CE Finance July 2020: Long road ahead
By Joe Sargent24 August 2020
After May reflected a potential return to normality, the ‘second wave’ speculation is strong as shares fell again during July, albeit at a less severe rate.
Following the general increase in share value over the May period, during which the economy began to respond to the return of a more familiar society, that the feeling of optimism has been put in reverse through the month of July.
It is surely a delicate balancing act for many governmental institutions; protecting as many lives as possible and at the same time protecting the economy which props up the lifestyle most of us have grown accustomed to. Without a vaccine it seems that humanity is between a rock and a hard place in which reopening all facets of society as we knew them would lead to an accelerated second wave, as experienced during the 20th century outbreak of Spanish Flu.
Investors will likely be aware that much of the current large-scale infrastructure work being undertaken consists of projects already on the order books of contractors, with many saying that little has been offered in the way of new contracts during these unprecedented times.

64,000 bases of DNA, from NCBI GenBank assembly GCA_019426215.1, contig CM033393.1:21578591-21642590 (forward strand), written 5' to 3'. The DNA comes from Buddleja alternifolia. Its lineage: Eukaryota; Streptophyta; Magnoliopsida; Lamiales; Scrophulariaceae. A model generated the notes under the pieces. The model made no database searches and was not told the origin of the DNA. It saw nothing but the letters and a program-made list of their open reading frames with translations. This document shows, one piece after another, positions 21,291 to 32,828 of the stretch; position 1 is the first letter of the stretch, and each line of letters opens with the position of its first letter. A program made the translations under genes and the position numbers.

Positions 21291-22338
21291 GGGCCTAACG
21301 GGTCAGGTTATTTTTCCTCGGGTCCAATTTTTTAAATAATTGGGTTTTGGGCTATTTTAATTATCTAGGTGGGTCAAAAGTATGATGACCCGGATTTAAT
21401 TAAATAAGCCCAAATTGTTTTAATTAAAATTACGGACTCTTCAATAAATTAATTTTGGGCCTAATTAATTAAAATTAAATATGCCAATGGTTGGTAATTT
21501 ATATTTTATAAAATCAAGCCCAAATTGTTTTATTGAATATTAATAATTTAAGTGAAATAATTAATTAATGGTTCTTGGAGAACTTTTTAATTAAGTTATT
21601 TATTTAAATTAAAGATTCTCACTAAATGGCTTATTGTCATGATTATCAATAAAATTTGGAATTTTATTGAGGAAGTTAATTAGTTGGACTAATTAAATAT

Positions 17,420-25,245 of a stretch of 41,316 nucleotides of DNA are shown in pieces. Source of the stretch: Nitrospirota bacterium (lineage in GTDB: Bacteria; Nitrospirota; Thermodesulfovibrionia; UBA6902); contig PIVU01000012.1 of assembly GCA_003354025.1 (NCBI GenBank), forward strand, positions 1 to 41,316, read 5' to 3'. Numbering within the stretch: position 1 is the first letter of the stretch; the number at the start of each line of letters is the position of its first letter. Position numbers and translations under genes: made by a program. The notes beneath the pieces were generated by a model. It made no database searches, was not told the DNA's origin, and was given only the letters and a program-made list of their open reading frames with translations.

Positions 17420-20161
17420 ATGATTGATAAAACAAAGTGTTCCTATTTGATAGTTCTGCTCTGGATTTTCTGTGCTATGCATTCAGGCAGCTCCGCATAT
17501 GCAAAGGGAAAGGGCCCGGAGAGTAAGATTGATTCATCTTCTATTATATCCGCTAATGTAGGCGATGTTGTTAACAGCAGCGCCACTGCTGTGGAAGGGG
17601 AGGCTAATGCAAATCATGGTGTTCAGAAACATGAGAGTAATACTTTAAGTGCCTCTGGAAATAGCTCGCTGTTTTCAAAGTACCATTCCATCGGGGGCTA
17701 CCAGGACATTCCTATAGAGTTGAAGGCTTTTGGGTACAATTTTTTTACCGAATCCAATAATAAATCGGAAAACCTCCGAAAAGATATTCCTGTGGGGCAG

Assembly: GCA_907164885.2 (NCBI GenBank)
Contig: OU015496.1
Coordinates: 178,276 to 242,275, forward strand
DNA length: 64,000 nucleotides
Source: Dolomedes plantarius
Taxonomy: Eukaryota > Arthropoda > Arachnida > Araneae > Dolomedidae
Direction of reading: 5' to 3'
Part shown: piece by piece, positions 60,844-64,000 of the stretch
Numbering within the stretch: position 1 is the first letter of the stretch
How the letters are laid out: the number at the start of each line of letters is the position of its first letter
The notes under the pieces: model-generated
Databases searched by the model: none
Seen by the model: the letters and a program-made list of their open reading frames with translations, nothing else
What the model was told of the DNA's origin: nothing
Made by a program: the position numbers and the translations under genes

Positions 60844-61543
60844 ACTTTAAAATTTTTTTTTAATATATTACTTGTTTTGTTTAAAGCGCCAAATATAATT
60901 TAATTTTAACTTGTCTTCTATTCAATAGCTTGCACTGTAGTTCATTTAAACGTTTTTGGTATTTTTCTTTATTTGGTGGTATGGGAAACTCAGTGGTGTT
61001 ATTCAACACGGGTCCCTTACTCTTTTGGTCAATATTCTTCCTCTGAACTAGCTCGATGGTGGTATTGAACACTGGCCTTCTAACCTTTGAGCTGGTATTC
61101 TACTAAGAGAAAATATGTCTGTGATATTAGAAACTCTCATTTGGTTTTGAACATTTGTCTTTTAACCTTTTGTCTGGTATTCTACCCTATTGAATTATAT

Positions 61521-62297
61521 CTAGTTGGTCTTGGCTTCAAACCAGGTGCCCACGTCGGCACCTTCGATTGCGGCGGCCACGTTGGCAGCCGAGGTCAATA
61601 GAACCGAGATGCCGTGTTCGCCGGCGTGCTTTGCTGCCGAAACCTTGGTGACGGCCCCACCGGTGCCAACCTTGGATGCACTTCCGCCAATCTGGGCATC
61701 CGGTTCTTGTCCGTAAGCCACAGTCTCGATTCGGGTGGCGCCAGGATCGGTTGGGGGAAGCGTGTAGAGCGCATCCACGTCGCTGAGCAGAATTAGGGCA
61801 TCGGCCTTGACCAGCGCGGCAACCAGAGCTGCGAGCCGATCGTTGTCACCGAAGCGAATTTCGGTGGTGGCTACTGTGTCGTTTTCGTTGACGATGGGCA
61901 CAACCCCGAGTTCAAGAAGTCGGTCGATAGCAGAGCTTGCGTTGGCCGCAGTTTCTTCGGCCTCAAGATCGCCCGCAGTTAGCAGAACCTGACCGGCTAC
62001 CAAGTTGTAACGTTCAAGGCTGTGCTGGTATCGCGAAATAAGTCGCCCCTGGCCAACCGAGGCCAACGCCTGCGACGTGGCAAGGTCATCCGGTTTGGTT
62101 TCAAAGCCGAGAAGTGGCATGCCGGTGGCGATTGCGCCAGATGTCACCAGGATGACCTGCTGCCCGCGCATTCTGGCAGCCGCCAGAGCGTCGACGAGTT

This issue covers the period between weeks 23 and 31.
A big challenge for OEMs has been a reduction of new contracting work for their customers; less work, less demand. A positive for some manufacturers was the European Commission’s legal proposal to extend Stage V transition deadlines as a result of the coronavirus pandemic. This is something of a double-edged sword, however, as, although equipment manufacturers who have been struggling with their supply chains will get the chance to catch up, equally contractors won’t be as under pressure to buy new more efficient equipment to win tenders.
During the eight-week period, the CEE Index figure for manufacturers fell by 3.79% with 15 listed OEMs dropping in share value. The biggest drop in value by an OEM was that of Finnish firm Metso, which manufactures equipment mostly for the mining and aggregate industries.
Metso fell in value by 60.45% during the period, dropping from €29.65 per share to €8.91 overnight on 1 July. This reactionary drop followed the partial demerger of Metso, in which the company’s minerals division combined with Finnish technology firm Outotec to become Metso Outotec. Since combining, the divisions have increased in value from €4.95 per share to €6.1 up to the first week of August.
Also seeing a drop in share value is Japanese company Kobe Steel (-21.71%) and French Haulotte Group (-16.33%).
The best performing OEM in terms of share price was German company Wacker Neuson (+8.3%) followed closely by South Korean manufacturer Doosan Infracore (+7.34%). Swedish drill manufacturer Epiroc was the firm with the third highest rise in share price, growing by 6.58%.
During the two-month period following the 15.2% rise in the CEC Index figure seen in May, investor confidence in contractors has been shaken as governing bodies take differing approaches to protect against a second outbreak of Covid-19.